“When he came into the room here, he started doing yoga moves. And he kept right on talking to us the whole time. It was sort of weird, but he was very low key and friendly,” Hanson said.
DeWine said she also was struck by Harrelson’s easy going demeanor and openness to the Hanover College students and Madison community. “We have had a lot of celebrities and dignitaries visit here at Hanover College, and they always come with an entourage or bodyguard or agent, but he did not have anyone with him except for a couple of old college friends who showed up to greet him. He handled the people well who came up to him. He was very gracious and very relaxed. He looked like he was at home.”
Harrelson was born in Midland, Texas, and has two brothers. His parents divorced in 1964. His father, Charles Harrelson, was a hitman who was convicted for killing a federal judge in San Antonio. He died in prison. Woody moved with his mother to her native Lebanon, Ohio, where he was raised. He attended Lebanon High School, working through much of high school as a woodcarver at King’s Island Amusement Park.
Two years after graduating from Hanover College, he joined the cast of “Cheers” in 1985, replacing the bartender “Coach,” played by Nicholas Colasanto, who died that February. It was the fourth season of “Cheers.” It lasted seven more.
A gifted actor who switches back and forth effortlessly between comedy and drama, Harrelson first endeared himself to audiences in “Cheers.” His performance earned him five Emmy nominations and a win for Outstanding Supporting Actor in a Comedy Series.
Afterward, Harrelson moved into film and has had an impressive run in films such as “No Country for Old Men,” “Zombieland” and the aforementioned “Natural Born Killers” and “The Hunger Games.”
In 1996, he earned his first of two Academy Award and Golden Globe nominations with “The People vs. Larry Flynt” for his sympathetic portrayal of the adult-film mogul. Lauded by critics, the film boosted Harrelson to A-list actor status.
His career then took a serious turn with parts in several political films, including “Welcome to Sarajevo,” “Wag the Dog” and “The Thin Red Line.” He earned the attention of critics again in 2007 for the drama “No Country for Old Men,” for which he won a Screen Actors Guild Award for Best Cast.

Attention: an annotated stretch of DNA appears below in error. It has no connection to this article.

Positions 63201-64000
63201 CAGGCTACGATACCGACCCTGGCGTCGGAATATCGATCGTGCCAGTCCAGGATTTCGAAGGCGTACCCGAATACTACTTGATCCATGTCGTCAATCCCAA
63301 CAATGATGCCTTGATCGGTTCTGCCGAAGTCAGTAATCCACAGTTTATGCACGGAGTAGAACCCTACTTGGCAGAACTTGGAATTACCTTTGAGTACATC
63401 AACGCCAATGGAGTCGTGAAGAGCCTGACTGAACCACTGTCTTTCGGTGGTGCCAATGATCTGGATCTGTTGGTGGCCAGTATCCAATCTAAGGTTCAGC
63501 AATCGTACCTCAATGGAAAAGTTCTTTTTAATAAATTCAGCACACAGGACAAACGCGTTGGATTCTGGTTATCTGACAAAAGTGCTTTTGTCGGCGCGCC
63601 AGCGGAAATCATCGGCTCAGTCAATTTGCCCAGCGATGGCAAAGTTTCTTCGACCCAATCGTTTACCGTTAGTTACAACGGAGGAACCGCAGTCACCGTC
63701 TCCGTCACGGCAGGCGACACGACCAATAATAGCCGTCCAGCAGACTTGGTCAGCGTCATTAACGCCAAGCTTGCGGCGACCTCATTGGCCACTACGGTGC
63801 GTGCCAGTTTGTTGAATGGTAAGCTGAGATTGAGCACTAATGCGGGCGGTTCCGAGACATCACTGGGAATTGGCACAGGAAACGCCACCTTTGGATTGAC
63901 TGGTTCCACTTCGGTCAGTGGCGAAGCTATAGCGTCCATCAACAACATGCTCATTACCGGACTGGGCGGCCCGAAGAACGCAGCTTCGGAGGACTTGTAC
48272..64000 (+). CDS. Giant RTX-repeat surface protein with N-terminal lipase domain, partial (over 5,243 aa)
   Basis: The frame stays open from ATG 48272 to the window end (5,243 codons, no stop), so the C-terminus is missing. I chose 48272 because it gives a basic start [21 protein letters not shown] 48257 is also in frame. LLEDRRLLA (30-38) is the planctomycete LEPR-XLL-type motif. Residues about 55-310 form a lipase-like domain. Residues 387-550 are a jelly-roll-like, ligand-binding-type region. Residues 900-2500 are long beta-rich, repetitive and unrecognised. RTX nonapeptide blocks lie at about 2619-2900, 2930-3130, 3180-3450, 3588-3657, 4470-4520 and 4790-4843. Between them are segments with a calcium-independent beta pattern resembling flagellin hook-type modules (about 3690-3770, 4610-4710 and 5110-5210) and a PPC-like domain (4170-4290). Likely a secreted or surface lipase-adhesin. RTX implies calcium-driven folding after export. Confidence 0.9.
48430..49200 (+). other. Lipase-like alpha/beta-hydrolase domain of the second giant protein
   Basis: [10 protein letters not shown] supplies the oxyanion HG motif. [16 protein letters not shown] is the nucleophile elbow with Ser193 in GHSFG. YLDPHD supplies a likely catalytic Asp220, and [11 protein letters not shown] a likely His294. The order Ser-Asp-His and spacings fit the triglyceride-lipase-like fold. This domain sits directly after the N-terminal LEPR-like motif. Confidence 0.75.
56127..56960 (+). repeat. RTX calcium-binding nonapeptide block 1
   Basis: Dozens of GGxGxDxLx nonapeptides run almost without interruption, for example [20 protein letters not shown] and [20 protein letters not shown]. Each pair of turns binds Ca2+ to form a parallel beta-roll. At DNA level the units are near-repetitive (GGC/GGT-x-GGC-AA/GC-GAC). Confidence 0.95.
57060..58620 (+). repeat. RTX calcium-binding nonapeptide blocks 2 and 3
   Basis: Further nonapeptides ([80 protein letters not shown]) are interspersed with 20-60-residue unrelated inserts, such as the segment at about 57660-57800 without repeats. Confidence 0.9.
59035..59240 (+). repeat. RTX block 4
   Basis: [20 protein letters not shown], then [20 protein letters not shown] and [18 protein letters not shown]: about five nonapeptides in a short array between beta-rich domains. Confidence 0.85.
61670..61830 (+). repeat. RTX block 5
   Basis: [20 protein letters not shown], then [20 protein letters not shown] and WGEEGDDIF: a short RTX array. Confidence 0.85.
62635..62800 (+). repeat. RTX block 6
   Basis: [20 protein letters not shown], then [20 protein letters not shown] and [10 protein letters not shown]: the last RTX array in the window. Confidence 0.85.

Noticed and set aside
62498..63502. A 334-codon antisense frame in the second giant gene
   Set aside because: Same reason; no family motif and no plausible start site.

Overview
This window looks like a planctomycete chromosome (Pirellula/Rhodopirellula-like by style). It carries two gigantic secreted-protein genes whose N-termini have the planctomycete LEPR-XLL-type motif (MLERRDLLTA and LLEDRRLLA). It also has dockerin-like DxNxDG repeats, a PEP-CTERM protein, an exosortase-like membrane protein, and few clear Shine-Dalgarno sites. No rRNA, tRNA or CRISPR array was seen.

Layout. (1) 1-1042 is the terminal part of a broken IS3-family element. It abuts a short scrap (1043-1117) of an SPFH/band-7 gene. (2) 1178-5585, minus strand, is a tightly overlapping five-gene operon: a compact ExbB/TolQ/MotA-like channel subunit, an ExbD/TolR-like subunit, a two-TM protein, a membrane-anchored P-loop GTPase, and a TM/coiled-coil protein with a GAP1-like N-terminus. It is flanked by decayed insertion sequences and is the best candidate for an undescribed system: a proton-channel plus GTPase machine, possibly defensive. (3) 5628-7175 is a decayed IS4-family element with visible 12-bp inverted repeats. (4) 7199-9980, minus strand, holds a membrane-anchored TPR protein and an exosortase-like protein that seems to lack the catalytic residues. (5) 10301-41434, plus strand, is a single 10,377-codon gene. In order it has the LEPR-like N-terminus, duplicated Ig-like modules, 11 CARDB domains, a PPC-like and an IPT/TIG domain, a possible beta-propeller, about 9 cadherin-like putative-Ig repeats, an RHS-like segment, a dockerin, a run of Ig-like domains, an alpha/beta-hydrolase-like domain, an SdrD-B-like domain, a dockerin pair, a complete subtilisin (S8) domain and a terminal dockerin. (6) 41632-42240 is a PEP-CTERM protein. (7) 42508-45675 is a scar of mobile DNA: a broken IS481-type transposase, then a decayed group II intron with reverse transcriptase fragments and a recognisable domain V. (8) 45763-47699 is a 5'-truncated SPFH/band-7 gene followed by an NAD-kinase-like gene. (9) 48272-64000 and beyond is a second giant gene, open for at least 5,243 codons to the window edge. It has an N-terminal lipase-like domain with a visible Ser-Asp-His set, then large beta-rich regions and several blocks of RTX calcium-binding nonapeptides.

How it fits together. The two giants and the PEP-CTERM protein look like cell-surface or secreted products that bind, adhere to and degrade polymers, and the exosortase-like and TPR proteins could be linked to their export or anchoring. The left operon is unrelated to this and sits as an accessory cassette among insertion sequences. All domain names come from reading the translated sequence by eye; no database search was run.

In 2012, Harrelson’s role in the critically acclaimed drama “The Messenger” earned him several award nominations, including his second Golden Globe and Academy Award nods. In total, his film career has spanned nearly 60 films.
That same year, Harrelson and his friend Frankie Hyman penned the off-Broadway play, “Bullet for Adolf,” which he also directed.
For television, Harrelson has had guest spots on such shows as “Will and Grace” and the “Cheers” spinoff, “Frasier.” Earlier this year, he appeared with Matthew McConaughey in the acclaimed HBO series, “True Detective.”
In addition to acting, Harrelson has been an outspoken advocate for the environment, including efforts for preserving the California redwoods, involvement in the American Oceans’ Campaign and legalization efforts for the use of industrial hemp. He is also involved in a business venture to produce a paper product from wheat.
“We plan to use the paper in our alumni magazine,” DeWine said.
In 1985, Harrelson married Nancy Simon, daughter of playwright Neil Simon. But the marriage only last 10 months. In 2008, he married his former assistant, Laura Louie, co-founder of Yoganics, an organic food delivery service. Harrelson and his wife live in Hawaii and are the parents of three daughters.
“We have been trying for several years to get Woody to come to Hanover College to receive an honorary degree, and we finally did it,” DeWine said. “It was fun to have him back on campus, and our students really enjoyed it.”

• Don Ward is the editor, publisher and owner of RoundAbout. Call him at (812) 273-2259 or email: Don@RoundAbout.bz.